Wood is the soul of any guitar, and I believe that the best guitars begin and end in excellent wood. I search far and wide for the best cut, slow growth woods that I can afford and offer to you a stock of well seasoned materials that undergo rigorous testing and spectrographic analysis before they ever touch the workbench. I maintain important relationships with sellers and mills to ensure that your guitar is the best that it can possibly be.
There are many misconceptions about spruce and cedar tops that do not often bear out in reality. Some of this has to do with the extremely variable nature of wood. No one piece is alike, and it is possible to find spruce that sounds a lot like cedar and visa versa. I will offer you some general observations about the two woods, but bear in mind that my expertise is not limited to helping you chose spruce or cedar. In every guitar, I seek to deliver a unique piece of wood for your top that matches your expectations and vision. To this ends I have catalogued over 200 pieces of wood using technology that has only recently come of age, and have tested each one for the properties that define it.
My spruce generally comes from the Austrian and Swiss alps, and is hand split, well quartered, and covered with beautiful medullary rays. Spruce topped guitars have good clarity and separation of notes because the overtones of each note tend to be more controlled than in cedar. I believe that all else being equal, spruce can have a larger tone color range, but I think that this is subtle compared to the first point. Guitar designs based off the work of Hauser and Torres, which lend themselves to good tone color ranges are often built with spruce, forming this particular impression.
My western red cedar comes primarily from British Columbia, and represents the very best cedar that can be found right now. I have personally visited several cedar mills and picked out exceptional boards from their best stock, yielding many master grade tops that I have personally cut. It is light and stiff, and certainly lends itself to powerful guitars which have active overtones. The overtone activity can give this wood the impression of being rich and full sounding.
I hand select all my East Indian Rosewood and choose only straight grain, quarter sawn sets. East Indian Rosewood is an excellent choice for any guitar, offering good sustain and a solid harmonic accompaniment for either spruce or cedar. Additionally, it is very stable, and a pleasure to work with.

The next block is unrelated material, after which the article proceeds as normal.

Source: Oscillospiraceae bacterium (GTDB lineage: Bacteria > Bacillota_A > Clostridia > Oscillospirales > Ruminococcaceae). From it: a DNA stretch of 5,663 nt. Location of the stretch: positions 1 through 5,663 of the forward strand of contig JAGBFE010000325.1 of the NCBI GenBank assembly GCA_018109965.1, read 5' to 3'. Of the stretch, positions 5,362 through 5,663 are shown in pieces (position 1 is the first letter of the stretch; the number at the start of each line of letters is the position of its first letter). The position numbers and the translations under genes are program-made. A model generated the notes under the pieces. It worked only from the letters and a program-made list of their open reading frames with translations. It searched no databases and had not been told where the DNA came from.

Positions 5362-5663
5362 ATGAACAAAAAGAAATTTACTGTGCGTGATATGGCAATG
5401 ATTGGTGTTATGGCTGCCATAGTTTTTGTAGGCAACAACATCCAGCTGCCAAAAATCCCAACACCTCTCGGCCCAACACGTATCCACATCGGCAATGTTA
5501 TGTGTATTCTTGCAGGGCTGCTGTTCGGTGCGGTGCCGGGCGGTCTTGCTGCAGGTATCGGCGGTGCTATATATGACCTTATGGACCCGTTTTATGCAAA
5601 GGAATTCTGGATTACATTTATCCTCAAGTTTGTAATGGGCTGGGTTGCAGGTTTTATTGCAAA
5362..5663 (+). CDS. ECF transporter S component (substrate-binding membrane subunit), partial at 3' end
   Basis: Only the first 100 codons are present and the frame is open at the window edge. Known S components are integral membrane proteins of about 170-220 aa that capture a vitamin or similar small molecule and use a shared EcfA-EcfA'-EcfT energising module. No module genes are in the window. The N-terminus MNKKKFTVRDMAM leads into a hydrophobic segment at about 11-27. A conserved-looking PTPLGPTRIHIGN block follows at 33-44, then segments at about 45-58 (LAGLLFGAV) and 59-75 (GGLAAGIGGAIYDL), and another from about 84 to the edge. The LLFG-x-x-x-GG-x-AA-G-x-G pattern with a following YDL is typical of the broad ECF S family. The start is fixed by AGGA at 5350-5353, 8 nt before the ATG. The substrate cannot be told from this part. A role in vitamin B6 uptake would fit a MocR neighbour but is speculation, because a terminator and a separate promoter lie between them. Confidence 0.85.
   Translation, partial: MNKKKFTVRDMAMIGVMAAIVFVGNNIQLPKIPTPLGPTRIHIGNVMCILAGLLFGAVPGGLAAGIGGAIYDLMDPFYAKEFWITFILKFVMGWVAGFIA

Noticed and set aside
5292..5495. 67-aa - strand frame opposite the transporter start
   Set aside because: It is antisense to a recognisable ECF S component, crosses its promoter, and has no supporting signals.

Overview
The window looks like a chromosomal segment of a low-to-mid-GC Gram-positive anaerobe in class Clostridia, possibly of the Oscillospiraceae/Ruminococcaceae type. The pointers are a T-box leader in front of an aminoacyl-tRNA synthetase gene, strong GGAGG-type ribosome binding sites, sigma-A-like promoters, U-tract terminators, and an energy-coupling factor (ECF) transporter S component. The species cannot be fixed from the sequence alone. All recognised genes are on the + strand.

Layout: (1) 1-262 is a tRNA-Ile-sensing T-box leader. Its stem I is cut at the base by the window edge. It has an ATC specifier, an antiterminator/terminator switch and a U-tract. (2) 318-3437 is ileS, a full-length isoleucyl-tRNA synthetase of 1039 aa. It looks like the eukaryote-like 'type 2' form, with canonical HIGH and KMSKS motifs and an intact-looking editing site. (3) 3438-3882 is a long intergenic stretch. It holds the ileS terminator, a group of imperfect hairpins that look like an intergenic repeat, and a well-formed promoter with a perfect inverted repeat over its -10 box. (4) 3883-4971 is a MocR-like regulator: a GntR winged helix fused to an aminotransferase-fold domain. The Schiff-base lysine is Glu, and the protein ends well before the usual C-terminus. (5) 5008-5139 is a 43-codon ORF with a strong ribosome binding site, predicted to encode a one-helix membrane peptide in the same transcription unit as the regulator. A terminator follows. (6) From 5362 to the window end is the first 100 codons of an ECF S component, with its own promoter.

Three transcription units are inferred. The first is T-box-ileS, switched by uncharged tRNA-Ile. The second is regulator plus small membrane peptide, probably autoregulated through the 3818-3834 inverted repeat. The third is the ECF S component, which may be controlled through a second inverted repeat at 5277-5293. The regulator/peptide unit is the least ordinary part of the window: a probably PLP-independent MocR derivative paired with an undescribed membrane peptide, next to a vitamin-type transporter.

I mostly use higher density maples such as Eastern Birdseye Maple or European Flamed over their western counterparts. Maple was a very traditional guitar wood used by the great Antonio Torres on many of his guitars. If you haven’t experienced a maple guitar, they are quite lovely and very responsive on account of the lighter weight, with a very strong fundamental and less overtones than the rosewoods. It is usually paired with a spruce soundboard.
I have a large stock of salvage and old growth Brazilian Rosewood which I can offer to you. Brazilian Rosewood is a little denser and stiffer than Indian Rosewood, and I believe that for all the good things Indian has to offer, Brazilian has more. This wood goes well with cedar or spruce.
One of my favorite woods is Madagascar Rosewood, and although it is often compared to Brazilian Rosewood as a ‘substitute’, it has its own unique tonal qualities and stands alone as a superb tonewood. Visually, Madagascar Rosewood is mostly straight grained with some mild spider-web figure in some sets. If you want a tone similar to Brazilian at a fraction of the cost I would highly recommend this wood.
Fretboard and Neck Materials
Fingerboards are made of African Ebony. African Blackwood is also offered, and is by far the best fingerboard material out there–it is both harder and much less prone to expansion than any of the Ebony species.
Necks and heel blocks are made of one or two pieces of Spanish Cedar, with a separate scarf jointed headstock.